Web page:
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Test Thoughts

In our observations about interactions with other people my wife and I frequently observe what we call “test thoughts”. It is a concept she has found in the novel “Night Train to Lisbon“, by the Swiss author Pascal Mercier. These thoughts are not meant for action, though they seem to be. Often we find people saying: “I would like to do this and that” – but they never would. A friend of my wife produces a lot of test thoughts, especially in the form of advice for other people: “You should go for a walk one hour a day for your swollen legs.” – She never would do the walks herself, for she doesn’t like walking.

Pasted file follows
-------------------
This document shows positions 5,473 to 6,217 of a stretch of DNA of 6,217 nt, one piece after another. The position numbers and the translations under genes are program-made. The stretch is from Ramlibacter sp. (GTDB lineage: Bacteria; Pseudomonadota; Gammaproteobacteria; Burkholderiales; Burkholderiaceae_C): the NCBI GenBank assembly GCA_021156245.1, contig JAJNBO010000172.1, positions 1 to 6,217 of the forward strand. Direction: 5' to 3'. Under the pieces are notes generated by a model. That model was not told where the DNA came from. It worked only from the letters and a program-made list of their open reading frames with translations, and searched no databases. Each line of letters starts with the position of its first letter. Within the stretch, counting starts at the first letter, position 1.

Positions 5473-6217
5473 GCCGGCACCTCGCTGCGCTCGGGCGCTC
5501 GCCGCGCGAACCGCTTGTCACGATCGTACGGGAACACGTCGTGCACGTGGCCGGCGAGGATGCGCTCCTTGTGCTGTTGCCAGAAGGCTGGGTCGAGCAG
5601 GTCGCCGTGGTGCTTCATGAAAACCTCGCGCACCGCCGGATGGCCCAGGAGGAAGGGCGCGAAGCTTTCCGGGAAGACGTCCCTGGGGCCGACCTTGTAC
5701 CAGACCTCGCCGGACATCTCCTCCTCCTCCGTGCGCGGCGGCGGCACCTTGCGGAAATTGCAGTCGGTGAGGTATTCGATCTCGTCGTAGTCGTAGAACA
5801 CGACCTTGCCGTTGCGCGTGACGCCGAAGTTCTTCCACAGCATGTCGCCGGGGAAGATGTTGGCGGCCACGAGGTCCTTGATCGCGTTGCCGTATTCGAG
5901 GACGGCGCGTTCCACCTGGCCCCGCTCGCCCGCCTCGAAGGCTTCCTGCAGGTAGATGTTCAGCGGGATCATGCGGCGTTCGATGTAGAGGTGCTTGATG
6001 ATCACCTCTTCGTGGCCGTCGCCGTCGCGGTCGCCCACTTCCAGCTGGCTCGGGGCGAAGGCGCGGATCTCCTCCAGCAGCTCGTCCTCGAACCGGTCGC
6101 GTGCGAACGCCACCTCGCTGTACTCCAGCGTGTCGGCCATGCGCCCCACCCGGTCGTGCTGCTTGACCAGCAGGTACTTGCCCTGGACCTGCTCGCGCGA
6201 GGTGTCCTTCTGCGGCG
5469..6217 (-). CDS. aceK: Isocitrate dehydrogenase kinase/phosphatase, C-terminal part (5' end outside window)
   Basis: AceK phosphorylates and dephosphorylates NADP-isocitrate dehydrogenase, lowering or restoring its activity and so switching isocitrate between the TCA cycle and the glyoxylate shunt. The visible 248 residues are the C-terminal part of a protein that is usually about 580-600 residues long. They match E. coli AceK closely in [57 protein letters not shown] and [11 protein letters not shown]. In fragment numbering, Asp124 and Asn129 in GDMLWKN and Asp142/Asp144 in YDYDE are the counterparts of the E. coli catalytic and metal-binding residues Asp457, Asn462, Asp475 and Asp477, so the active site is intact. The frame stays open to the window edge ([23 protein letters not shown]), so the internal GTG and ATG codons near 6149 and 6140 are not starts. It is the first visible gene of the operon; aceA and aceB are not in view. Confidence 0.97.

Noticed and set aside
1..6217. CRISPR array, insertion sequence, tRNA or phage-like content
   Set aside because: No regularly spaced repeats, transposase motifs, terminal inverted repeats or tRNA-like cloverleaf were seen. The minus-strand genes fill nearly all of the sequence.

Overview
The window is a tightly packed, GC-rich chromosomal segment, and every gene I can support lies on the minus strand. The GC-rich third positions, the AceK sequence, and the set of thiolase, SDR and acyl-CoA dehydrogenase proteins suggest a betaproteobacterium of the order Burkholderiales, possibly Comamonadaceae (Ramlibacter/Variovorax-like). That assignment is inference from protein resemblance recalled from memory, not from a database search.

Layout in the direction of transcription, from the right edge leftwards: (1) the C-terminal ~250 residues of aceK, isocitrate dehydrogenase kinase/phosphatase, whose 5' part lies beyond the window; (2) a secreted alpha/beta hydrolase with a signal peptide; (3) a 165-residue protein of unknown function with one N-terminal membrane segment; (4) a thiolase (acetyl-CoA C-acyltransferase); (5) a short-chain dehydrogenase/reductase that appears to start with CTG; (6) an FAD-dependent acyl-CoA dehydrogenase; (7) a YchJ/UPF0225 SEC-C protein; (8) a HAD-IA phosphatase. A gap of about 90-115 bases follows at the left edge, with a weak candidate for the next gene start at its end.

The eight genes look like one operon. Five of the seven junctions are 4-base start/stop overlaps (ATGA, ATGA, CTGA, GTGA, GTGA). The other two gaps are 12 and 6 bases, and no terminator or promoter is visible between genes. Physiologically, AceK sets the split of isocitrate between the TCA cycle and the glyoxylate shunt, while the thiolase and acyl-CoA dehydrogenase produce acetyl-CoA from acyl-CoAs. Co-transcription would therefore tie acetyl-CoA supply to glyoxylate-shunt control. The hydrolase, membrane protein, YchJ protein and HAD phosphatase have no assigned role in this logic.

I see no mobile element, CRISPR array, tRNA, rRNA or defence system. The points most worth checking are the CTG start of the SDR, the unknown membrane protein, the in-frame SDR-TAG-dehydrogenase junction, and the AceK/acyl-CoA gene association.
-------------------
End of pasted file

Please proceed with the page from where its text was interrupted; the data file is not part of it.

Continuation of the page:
My wife first was very much irritated by all these proposals and didn’t know what to do with them, until she realised that these were test thoughts, just empty proposals without anything behind. She now replies: “Oh, that’s a very good idea, that would do me good,” – without even thinking of doing it. So there are no discussions and peace is ensured. Next time her friend has forgotten all about it.

Substantial thoughts are a solid basis for action, but test thoughts just are by-products of an over-active mind.

Test thoughts are just passers-by. Travellers on the platform of the Lauterbrunnen railway station

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